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With Deadline Days Away, Fixes Floundering for Federal Health, Early Ed Programs Serving 9M Kids

By Carolyn Phenicie | September 27, 2017

Update, Sept. 29 – The House Energy and Commerce Committee will consider a CHIP reauthorization the week of Oct. 2, Chairman Greg Walden announced. “CHIP, now in its 20th year, has always been bipartisan and we hope this extension will be no different,” he said in a release. 

Two programs serving more than 9 million children across the United States expire Saturday, endangering vital health insurance coverage and early childhood education programs.

Both the Maternal, Infant, and Early Childhood Home Visiting program and the Children’s Health Insurance Program have long had bipartisan support, but as of late Wednesday, it looks like there will be at least a lapse in their funding, which runs out Sept. 30, the end of the fiscal year.

The Maternal, Infant, and Early Childhood program funds scheduled visits by nurses and other health workers to help at-risk new parents and families with health, education, and parenting problems. The programs served 160,000 families in fiscal 2016, at a cost of about $372 million. The visits have been tied to improved academic outcomes for children, better economic opportunities for families, and a reduction in child abuse. It has long had support from groups ranging from early education advocates to law enforcement.

(The 74: Nobel Winner’s Research Shows Home Nurse Visits for New Moms Boost Children’s Cognitive Skills)

The Children’s Health Insurance Program provides low-cost health insurance to nearly 9 million children whose parents make too much to qualify for Medicaid but not enough to afford other insurance. The federal and state governments share the costs; the federal share this fiscal year was about $17 billion. The late Sen. Ted Kennedy, a Democrat from Massachusetts, and Sen. Orrin Hatch, Republican of Utah, sponsored the bill creating the program in 1997.

There has been slightly more movement on a reauthorization of the home visiting program.

The House on Tuesday narrowly passed a bill to reauthorize the program for five years, 214–209. Democrats in particular opposed the bill’s requirement that programs, most of which are run by states, gradually start raising other funding. By 2022, states will have to cover 50 percent of the costs.

“I fear that many states will lose federal funding and will be forced to cut off home visiting services altogether. Where do you propose poorer states with lower investments in home visiting get the money to meet the matching requirements?” Rep. Alcee Hastings, Democrat of Florida, said yesterday.

Republicans also proposed funding the program by barring Social Security benefits from being paid to anyone with an outstanding arrest warrant for a felony offense. Cutting off that payout and the state match, GOP lawmakers argued, were necessary to meet a House rule that requires programs to be fully offset.

Advocates, who are also skeptical that states will be able to drum up the required extra dollars, are more optimistic about a pending Senate bill, which takes into account changes that do need to be made, but without the required state match, Diedra Henry-Spires, co-leader of the Home Visiting Coalition, told The 74. The coalition is an umbrella organization representing advocacy groups for pediatricians, early education, law enforcement, teen pregnancy prevention, and others.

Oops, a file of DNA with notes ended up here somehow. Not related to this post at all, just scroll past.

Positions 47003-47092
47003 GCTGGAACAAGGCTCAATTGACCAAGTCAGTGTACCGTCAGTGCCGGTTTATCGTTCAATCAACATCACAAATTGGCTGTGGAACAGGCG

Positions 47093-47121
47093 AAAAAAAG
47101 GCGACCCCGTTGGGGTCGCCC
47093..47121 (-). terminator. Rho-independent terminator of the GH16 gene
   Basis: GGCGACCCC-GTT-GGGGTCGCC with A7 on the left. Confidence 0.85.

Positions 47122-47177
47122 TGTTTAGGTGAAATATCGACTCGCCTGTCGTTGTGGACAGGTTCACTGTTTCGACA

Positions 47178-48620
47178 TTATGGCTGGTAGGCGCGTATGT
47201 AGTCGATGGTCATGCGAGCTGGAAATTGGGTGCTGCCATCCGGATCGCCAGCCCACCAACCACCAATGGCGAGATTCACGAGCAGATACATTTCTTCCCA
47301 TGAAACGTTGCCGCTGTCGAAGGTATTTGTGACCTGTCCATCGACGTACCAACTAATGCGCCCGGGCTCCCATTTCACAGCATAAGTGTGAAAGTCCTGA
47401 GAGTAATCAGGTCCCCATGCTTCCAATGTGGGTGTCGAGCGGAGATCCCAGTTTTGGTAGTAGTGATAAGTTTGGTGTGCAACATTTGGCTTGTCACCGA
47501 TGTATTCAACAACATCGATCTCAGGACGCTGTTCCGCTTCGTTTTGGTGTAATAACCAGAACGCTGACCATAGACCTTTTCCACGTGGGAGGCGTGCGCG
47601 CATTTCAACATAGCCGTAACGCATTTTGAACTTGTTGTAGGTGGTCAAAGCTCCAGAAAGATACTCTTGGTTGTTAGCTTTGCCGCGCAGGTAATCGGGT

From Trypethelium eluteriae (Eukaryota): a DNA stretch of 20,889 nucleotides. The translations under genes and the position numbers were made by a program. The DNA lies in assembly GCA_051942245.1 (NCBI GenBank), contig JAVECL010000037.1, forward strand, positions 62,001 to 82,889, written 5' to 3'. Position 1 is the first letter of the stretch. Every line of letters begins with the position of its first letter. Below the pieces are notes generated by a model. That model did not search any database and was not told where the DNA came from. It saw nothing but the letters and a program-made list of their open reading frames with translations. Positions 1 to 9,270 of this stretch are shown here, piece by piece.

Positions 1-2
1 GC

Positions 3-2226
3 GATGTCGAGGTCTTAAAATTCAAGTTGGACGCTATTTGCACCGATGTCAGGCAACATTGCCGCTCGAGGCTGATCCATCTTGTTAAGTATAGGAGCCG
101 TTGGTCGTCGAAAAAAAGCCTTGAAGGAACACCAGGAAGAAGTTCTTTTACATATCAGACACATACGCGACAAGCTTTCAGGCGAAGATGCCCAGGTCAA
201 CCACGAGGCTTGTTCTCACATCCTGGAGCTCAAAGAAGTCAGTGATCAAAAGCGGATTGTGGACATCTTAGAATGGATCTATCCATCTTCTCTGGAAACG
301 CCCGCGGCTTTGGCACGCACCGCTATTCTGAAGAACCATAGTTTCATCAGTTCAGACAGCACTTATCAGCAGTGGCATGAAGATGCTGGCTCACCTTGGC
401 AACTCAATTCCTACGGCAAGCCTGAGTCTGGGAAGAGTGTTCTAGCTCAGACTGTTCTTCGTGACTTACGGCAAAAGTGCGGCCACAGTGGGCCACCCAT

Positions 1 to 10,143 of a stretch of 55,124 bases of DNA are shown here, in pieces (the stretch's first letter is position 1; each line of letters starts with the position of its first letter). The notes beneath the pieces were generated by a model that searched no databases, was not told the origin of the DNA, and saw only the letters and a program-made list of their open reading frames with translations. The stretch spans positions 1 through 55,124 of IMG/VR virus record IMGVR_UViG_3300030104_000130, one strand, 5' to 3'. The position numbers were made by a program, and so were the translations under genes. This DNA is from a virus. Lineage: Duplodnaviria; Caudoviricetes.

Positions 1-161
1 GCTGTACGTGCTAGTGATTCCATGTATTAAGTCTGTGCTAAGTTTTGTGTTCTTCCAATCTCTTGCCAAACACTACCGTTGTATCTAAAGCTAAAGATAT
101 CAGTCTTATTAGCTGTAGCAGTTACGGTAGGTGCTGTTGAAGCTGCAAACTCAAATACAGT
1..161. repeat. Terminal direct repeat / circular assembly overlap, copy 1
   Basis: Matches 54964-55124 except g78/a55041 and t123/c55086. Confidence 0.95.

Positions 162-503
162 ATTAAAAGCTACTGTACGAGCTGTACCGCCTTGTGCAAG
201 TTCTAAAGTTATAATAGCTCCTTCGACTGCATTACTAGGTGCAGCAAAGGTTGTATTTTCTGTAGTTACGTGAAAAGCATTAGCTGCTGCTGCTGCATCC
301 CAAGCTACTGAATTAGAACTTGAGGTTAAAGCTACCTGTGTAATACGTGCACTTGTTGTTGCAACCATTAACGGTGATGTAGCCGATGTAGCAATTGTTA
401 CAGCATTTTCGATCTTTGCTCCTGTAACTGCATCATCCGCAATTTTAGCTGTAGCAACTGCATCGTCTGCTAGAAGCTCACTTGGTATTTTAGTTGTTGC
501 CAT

“We as a coalition really do favor the Senate bill, in that it takes the point of view of states, [program] models, advocates, children, parents, families, and the need for any increased accountability, and sort of balances all of that,” she said.

Beyond being introduced, there’s been no concrete legislative movement on the Senate bill.

Henry-Spires was reluctant to put odds on Congress reauthorizing the programs before the Saturday deadline but said, “I am disappointed that it doesn’t seem possible given the calendar.”

One option might be a short-term extension while lawmakers hash out a larger deal, but at this point, advocates don’t have a lot of information, she said.

An end to federal funds would mean a slow trickle of closures as federal dollars run out from program to program, and possibly the layoffs of staff who have built strong relationships with the families they serve, Henry-Spires said.

On the CHIP reauthorization, Democratic and Republican leaders of the Senate Finance Committee introduced a reauthorization earlier this month. The bill has not moved.

(The 74: Hidden Costs of Senate Health Care Bill: Uninsured Kids Do Worse in School, More Likely to Drop Out)

An end to CHIP, too, would cause a stream of children across the country to lose their health insurance, largely dependent on where they live.

The Kaiser Family Foundation this summer surveyed states on whether they planned for a lapse in federal CHIP funding and how it would affect them.

Nearly all — 48 of the 50 states, plus Washington, D.C. — assumed continuing federal funding when they wrote their state budgets for fiscal 2018 and so didn’t plan to cover those extra costs. Ten states said they’ll run out of CHIP funding by the end of the calendar year; another 22 states and D.C. will run out by March of next year. That’s crucial because some states have state laws requiring a freeze or end to CHIP programs if federal aid falls.

Nevada, for instance, estimated it would run out of money by late November or early December, forcing officials to freeze enrollment on Nov. 1 and end coverage Nov. 30, requiring notice be sent to families by the end of October, according to Kaiser.

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